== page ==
Even though it’s a server CPU that’s affected by the lockdown, stories like this are definitely not well received by the enthusiast and gamer communities and draw attention to such anti-features like the PSP. Knowing that there’s a special processor inside the CPU specifically designed to prevent you from unlocking cores, etc. would NOT be good PR for AMD at all. I am using a Ryzen system right now and I regret buying it, I wish I went with Intel instead. At least the management engine has been cracked, unlike AMD’s AFAIK.
It’s about time we looked into a legal response to this behavior, just as with John Deere farm equipment, it will likely not stop unless fines are imposed or some kind of consumer boycott occurs.
Regarding the CPU lockdown, even Intel wouldn’t do such a thing. Surely isn’t it anti-competitive to lock the CPU to a specific system in this way? What would the EU think about this regarding e-waste and recycling? And I believe in Australia the ACCC would crack down very hard on such shenanigans?
These kind of DRM-like ‘security’ features starting being implemented first with phones and consoles and then has spread throughout the entire industry like cancer.
Many of the features of the AMD PSP could be implemented as hardwired logic, no need for a CPU for that. And thus no chance of malware being able to run undiscovered.
It’s like Orwellian doublespeak, in fact the Platform Security Processor might well be making the entire system less secure. Because we cannot inspect the content of the eFuse ROM how do we know if a state level adversary has placed code in there to weaken the system security?
Note: On the nVidia Tegra platform the eFuse ROM can contain executable code to patch the boot-up process, as Nintendo has done with the Switch console. It’s likely that AMD has such similar functionality.
So the PSP could be cracked, and then CPUs can be eFused with malware before shipping the server, and nobody would know that there’s an easily exploitable vulnerability now present.
I guess one of the real purposes of the PSP is to protect AMD’s security and prevent the user from unlocking disabled cores, boosting clock frequencies, retrieving HDCP keys, etc. on both CPUs and GPUs. So it’s partly to prevent the owner from doing what they want with the hardware.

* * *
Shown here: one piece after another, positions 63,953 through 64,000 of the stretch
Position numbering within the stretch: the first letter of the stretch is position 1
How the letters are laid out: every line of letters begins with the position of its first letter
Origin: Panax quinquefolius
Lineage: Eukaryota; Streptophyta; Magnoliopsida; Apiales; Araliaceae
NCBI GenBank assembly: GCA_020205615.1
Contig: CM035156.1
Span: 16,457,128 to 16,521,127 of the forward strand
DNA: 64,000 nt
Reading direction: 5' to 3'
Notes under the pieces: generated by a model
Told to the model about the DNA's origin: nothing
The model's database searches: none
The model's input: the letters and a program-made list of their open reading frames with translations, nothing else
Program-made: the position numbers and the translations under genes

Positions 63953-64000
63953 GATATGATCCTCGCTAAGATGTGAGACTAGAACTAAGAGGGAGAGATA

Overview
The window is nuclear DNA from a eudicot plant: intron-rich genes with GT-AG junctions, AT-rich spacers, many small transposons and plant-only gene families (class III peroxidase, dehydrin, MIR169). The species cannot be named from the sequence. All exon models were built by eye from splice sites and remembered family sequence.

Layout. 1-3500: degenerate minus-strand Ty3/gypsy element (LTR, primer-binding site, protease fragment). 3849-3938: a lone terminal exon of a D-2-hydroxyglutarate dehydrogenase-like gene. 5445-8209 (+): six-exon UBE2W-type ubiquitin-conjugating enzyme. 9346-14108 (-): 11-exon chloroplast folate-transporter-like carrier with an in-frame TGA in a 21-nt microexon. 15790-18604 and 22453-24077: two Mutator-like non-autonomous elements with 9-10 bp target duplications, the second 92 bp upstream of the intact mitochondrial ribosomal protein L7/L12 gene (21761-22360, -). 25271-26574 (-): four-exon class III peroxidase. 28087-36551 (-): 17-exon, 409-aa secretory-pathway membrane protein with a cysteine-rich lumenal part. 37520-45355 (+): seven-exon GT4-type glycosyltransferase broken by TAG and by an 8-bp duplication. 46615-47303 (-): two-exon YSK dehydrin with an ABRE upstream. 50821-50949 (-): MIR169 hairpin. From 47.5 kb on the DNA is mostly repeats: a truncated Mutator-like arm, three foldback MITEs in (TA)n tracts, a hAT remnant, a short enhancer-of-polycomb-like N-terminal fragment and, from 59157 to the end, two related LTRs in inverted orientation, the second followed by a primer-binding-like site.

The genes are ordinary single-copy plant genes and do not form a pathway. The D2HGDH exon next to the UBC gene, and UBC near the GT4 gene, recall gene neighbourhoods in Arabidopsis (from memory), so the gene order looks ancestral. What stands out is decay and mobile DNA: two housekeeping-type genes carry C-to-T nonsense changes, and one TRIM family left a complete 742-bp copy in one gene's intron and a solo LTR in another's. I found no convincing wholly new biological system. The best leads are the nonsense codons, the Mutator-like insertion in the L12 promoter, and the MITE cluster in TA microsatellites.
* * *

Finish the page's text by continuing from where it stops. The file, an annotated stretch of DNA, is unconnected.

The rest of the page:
A PSP or Intel ME related hack involving a SCADA system would not be discovered until it’s too late, with potentially extremely severe consequences. AMD is advertising the processor’s PSP as being a security device that is intended to enhance system security. If such a SCADA hack involving the PSP was to result in loss of life for example, what would AMD’s liability be in such circumstances, where the ‘security device’ itself has enabled the system to be hacked in the first place? Taking into account that the ‘security device’ cannot be disabled by the SCADA operator, so they have no choice to use it.
It doesn’t have to be directly controlling the safety critical SCADA equipment, it can be something as indirect as a contractor’s laptop containing Russian / Chinese PSP malware, and this allowing the secure SCADA network to be breached.
The fact is that because of this PSP and eFuse now processors might be considered storage devices, just like hard drives, of which there is a possibility for malware to be present. This is extremely concerning if you are at risk of state-level actors hacking your system (e.g. electrical / telecoms infrastructure operators).
That is why I believe the PSP and ME should be removed completely. Should that not be possible it should be replaced with a processor that is transparent to its internal operation. Once that is easily auditable by the user, and not trying to deliberately hide it’s internal operation from the owner.
Unlocking the EPYC CPU could be done with some kind of JTAG modchip, but this depends on what kind of JTAG security AMD has implemented.
If you want to know where to start, search GitHub for ‘KaveriPI’, if you unpack AMD BIOSDBG.EXE you can find a complete list of processor registers. This is all from 2015 but the PSP is documented in there.
There’s also a Microsoft Access database which has all the JTAG registers, but I don’t have the time to decode the meaning of the fields… It is likely that things have changed (a lot) since then but it still might be enough for a start.